The most gender-balanced computing program in the USA: Computational Media at Georgia Tech
Jennifer Whitlow here at the College of Computing at Georgia Tech just posted enrollment statistics about our undergraduate degrees, BS in Computer Science and BS in Computational Media (a joint degree between Computing and the School of Literature, Media, and Communications in our Ivan Allen College of the Liberal Arts). (You can read student impressions about CM here.) We’re now at 1665 undergraduate majors, the largest ever.
This is a huge table — click on it to make it bigger.
The gender diversity in the BS in CS is improving significantly — from 9% in 2004, up to 19.91% this year. But it’s the CM major that I find most intriguing. It’s gone from the 25-30% female up to 45.32%. At 45% female, I believe that it may be the most gender-balanced ABET-accredited computing undergraduate major at any US state university. (Private schools with more control over admissions could be higher.) That’s really something — dramatic and important. CM graduates are getting good jobs (in the top starting salaries coming out of Georgia Tech undergrad, well into six figures). My son just graduated with a CM degree in May, and has now started a CS PhD — evidence that the degree is getting respect at CS departments too.
But there’s an interesting research question in here, too. CM is shrinking.
CM was at its largest in 2010 with 300 majors. Today it has only 214 majors. The number of women in CM has continued to increase every year until this last. It’s obvious what’s going on: we’re losing men.
Computational Media at Georgia Tech may be the only computing program in the country that is wondering, “Where did the men go?” CM is clearly doing the right things to recruit, engage, and retain women. Why are we losing men? What is having a differential impact in terms of gender, that started about 2010?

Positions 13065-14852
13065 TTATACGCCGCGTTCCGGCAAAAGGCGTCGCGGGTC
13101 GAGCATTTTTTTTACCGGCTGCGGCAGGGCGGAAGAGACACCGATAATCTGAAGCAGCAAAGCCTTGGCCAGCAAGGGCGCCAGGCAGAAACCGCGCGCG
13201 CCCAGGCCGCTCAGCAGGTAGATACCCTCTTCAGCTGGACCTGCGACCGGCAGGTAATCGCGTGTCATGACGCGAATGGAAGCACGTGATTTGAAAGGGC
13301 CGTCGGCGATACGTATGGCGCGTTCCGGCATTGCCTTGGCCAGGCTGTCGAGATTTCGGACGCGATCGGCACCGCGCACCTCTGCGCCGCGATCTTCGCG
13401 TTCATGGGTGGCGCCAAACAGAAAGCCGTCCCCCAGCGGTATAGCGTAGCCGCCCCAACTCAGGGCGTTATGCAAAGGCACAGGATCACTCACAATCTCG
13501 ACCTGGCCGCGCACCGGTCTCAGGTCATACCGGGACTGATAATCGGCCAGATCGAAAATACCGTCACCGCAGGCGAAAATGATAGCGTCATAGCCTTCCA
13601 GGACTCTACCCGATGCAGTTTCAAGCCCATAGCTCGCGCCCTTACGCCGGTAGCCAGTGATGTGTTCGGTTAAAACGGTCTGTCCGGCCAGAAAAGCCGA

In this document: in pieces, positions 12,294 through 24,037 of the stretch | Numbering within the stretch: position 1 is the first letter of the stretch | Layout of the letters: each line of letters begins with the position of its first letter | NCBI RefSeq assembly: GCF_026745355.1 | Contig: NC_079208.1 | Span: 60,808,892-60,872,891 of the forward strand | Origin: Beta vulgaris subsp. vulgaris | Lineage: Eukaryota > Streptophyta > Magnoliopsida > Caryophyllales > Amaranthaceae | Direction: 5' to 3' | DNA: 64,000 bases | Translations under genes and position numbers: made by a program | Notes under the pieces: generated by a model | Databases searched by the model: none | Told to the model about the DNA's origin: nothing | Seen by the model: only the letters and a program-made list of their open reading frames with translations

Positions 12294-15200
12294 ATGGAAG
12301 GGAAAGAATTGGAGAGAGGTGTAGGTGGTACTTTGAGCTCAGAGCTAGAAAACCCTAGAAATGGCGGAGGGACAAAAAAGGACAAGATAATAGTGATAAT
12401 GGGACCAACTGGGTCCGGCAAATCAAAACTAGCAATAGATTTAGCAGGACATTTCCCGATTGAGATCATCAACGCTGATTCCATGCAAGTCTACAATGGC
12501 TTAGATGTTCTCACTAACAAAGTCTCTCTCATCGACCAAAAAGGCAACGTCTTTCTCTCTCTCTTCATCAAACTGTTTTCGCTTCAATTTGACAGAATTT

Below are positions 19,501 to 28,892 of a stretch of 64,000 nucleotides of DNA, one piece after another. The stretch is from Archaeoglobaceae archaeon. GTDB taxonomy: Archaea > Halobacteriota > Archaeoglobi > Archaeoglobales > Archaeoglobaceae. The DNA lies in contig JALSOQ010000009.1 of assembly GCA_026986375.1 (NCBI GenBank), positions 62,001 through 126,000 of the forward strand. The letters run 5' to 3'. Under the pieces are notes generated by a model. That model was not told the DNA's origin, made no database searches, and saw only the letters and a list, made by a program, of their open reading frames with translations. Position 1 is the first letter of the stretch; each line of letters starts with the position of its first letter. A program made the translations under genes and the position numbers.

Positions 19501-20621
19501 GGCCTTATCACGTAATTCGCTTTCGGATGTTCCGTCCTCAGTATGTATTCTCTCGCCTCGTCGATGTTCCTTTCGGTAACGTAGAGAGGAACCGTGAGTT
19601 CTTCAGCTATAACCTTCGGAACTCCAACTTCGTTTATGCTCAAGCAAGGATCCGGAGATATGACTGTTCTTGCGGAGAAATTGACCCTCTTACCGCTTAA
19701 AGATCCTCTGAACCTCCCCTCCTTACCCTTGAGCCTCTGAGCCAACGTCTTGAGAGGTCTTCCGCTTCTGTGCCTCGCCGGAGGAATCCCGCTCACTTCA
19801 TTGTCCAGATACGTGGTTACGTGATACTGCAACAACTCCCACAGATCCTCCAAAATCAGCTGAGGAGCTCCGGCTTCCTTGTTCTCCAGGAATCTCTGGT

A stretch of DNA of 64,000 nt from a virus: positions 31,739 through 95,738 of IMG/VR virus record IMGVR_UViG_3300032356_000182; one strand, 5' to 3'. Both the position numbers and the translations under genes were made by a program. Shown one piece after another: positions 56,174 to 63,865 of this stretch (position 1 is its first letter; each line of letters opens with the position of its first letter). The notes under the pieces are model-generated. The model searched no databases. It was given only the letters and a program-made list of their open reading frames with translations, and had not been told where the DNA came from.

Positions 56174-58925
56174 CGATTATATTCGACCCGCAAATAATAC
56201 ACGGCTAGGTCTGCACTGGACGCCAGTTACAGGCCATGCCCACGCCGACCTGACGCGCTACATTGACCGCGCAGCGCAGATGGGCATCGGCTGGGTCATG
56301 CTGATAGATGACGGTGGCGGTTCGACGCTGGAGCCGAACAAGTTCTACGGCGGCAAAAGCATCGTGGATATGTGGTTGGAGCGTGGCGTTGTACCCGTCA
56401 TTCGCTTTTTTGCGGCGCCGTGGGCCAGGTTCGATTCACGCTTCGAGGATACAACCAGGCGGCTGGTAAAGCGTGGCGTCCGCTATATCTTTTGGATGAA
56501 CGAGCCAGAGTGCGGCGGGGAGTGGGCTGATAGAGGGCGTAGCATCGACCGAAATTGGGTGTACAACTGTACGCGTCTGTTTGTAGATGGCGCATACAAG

One hypothesis is that it’s because of competition with the BS in CS, and in particular, with our threaded curriculum with threads available like Media and People. But Threads started in 2005, same as the CM major, and CM grew while CS shrank from 2005-2011. While the faculty know from hiring statistics that CS and CM are neck-and-neck in terms of starting salaries and jobs offered, it’s not clear that the students know this. It’s not clear why any competition with CS would suddenly rise in 2010, and then impact men more than women.
Another hypothesis is that CM is perceived as being easy — it’s “CS lite.” You can see that perspective in the student comments I linked to earlier. The hypothesis has two parts (a) that CM is perceived as easy, and (b) that men are more dissuaded by a degree being labeled easier than women. Both are empirical questions, and I don’t know the answers to either. If we’re looking for changes in the CM program that might have triggered change, it is true that we recently made CM harder. Two years ago, we found that CM students were struggling too much in graphics, so we added a new requirement: a challenging course in data structures and algorithms — the same one that the CS majors take. CS and CM are virtually identical for the first two years. Did making CM harder drive away men without driving away women? Seems unlikely, but it’s possible.
Here’s yet another hypothesis: CM has become “feminized.” See http://brookekroeger.com/the-road-less-rewarded-as-professions-become-female-dominated-status-and-pay-seem-to-slip-now-researchers-are-asking-why-and-turning-up-some-surprising-conclusions/ for some discussion of what happened in psychology as it became female-dominant, a UNESCO report on the feminization of education, or see a more detailed and academic consideration here:
When a field becomes feminized, it is perceived as “softer” and less-desirable by men. CM enrollments started declining in 2011, after the percentage of females in CM passed 30%.
So here’s this wonderful result, that CM is nearly at gender-parity, with this strange additional observation — men are less interested in CM now. We’d rather have gender balance and stable (or preferably, growing) numbers of both genders. The success of CM is the major story here, and we want to keep women in CM. It’s an interesting question of where the men went. Can we keep the successes of CM, and get men interested, too?
Matthew Guzdial, Jane Margolis, and Lecia Barker reviewed earlier drafts of this post and gave me very useful comments that I have incorporated. My thanks to all of them! I did not however use all of their comments, so hold me alone responsible for these comments.